Couldn’t believe the size and flavor of these berries.
Unfortunately, we may only get 1 pound total – we only have one plant with 3 canes. I’m having vanilla ice cream with Blackberry syrup!
On Tue, Aug 12, 2014 at 7:46 AM, <Bob> wrote:
Unless that is a hand from a very small person, those are big berries!
Do you know what variety? I planted starts from about 4 different blackberries last winter, and they are healthily growing now, but no fruit until next year. I hope to come up with something approaching your obvious successes.
At the same time, I planted a big row of raspberries that were all from mature plants taken from an individual who said they were too productive and they couldn’t use so many berries. They are right now covered with a million small berries growing rapidly to eating size. I know that we will have to invite friends in to help harvest!
Happy ice cream with blackberry syrup!
On Tue, Aug 12, 2014 at 12:07 AM, <Stephen> wrote:
Here’s a big handful… I’ll have to look up the variety. I have to admit that we knew very little about Blackberries before this.
We see that there will be only 3 canes (primocanes) that can flower for next year, so we may not get many.
On Wed, Aug 13, 2014 at 10:59 AM, <Evie> wrote:
They are so big you need a knife and fork. Yum
On Wed, Aug 13, 2014 at 10:10 PM, <Stephen> wrote:
Reflecting back on things, this relatively tiny little blackberry plant contributed so much to the richness of life at the Caldwell Townhouse.
We put the pot right next to the chairs where we sit to enjoy our afternoons and evenings, so it was always part of the conversation. We thought that after it almost died last year when we were up in Sequim and Portland; that it wouldn’t ever blossom. But amazingly, one day we noticed a little growth on the canes and within 2-3 weeks, we had leaves all over the place. In another month, pretty little blossom clusters appeared and we had high hopes for a good harvest.
Then I noticed a little leaf damage and discovered tiny little inchworms. They entertained me for several weeks before I had to shoo them away.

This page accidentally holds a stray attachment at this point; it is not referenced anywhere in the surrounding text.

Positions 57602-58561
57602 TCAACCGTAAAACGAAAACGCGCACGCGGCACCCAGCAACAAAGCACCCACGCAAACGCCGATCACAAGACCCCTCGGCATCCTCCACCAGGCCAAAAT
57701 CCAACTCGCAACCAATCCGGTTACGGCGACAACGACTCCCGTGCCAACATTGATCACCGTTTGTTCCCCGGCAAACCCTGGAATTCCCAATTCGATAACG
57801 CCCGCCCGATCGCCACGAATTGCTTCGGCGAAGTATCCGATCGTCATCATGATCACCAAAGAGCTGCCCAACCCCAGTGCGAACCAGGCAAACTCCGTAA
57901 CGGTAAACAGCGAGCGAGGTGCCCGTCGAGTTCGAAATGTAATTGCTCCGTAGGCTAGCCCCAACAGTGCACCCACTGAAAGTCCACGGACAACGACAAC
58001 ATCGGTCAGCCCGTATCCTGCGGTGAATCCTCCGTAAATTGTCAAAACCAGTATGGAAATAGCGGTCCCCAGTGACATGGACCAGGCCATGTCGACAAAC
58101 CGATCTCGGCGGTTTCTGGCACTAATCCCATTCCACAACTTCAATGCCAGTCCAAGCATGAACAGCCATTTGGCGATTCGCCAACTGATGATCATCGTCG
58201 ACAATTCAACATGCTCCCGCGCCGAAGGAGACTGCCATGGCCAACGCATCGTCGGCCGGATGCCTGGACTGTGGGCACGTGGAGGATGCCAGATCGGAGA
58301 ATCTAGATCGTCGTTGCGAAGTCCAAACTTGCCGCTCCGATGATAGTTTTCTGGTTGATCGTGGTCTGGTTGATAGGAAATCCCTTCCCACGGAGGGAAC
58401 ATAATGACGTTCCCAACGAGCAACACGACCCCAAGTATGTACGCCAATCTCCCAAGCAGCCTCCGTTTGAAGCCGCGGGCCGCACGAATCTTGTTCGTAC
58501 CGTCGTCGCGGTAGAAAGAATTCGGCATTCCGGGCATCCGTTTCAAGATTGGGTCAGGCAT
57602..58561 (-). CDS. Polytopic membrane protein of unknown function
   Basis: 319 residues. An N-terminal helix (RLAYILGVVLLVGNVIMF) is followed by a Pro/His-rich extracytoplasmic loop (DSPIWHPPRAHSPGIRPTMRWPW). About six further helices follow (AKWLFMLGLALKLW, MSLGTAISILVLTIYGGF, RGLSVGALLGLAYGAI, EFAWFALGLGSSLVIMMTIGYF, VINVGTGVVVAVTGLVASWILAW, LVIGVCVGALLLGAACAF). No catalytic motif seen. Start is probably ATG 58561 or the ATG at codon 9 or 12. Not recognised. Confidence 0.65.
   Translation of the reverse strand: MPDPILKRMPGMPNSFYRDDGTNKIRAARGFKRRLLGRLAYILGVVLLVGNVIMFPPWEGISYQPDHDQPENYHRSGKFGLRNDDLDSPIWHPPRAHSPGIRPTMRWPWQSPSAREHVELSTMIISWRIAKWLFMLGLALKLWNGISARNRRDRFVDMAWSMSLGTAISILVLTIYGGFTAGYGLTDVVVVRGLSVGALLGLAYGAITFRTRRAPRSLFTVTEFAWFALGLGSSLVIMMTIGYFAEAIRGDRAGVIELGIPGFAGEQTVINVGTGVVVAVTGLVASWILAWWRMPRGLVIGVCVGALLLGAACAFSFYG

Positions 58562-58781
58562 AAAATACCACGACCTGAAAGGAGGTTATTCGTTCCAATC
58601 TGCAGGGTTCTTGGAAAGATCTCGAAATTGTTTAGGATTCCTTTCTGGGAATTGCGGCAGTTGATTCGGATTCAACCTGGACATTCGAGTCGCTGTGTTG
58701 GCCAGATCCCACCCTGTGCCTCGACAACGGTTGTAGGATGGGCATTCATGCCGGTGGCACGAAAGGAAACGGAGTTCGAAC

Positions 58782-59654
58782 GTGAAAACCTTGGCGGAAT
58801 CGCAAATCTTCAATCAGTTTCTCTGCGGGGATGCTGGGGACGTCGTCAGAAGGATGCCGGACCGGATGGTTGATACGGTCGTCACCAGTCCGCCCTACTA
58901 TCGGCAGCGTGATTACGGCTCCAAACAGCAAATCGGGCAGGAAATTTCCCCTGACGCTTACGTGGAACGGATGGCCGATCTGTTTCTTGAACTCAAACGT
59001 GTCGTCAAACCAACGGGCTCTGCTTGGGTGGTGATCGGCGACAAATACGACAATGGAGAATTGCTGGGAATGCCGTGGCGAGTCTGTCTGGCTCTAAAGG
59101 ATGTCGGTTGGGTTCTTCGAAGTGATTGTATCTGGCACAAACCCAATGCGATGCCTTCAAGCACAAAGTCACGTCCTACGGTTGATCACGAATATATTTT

New canes started to develop about the same time as the flowers appeared, and they shot up quickly and I clipped them off at 5′ on the 4th of July.
Our resident hummingbird, grumpy old Eric the Red, sits on one of the canes while he is resting between his efforts to terrorize every other hummingbird that dares to get too close. When he wants to approach the feeder when we’re outside, he announces his intentions by scolding at us to get us to move away – we never do, and it doesn’t stop him.
Finally, the berries appeared and the weight of the developing fruit bent one cane in half, and although we worried about it, the berries kept growing.
Last week we decided not to wait any longer and picked everything we could. We ended up with enough for a couple of Blackberry Lemondrop Martinis as well as about a cup of syrup which was great with Vanilla Ice Cream!
On a sadder note, while I was away at Luca’s birthday party, Colleen discovered a tiny, newborn, baby something that had been abandoned and was just squirming around on our patio near the blackberry pot.
When I got home, I told her that there was nothing she could do and that it would most likely be dead by morning. Well, it seems that I totally underestimated her mothering instinct! There she was at 11:00 at night out on the patio cradling the little thing on a napkin in her hands. I felt bad about what I had said and went out to take a better look at it.
I guessed that it was a newborn squirrel and confirmed it on the internet. It turns out that even though baby squirrels are not that difficult to care for, we didn’t have what we needed – all that we could do at midnight on Saturday was try to get it to take a little bit of watered down evaporated milk. It took a little and by 1:00 am, Colleen was prepared to check on it every couple of hours.
We tried, but by morning, little “Rocket J” was no more.
We covered the tiny body with a blackberry leaf, laid a berry next to him and wrapped him up in some hummingbird nest batting. The only thing left was to give him a corner of the garden.
They are big blackberries…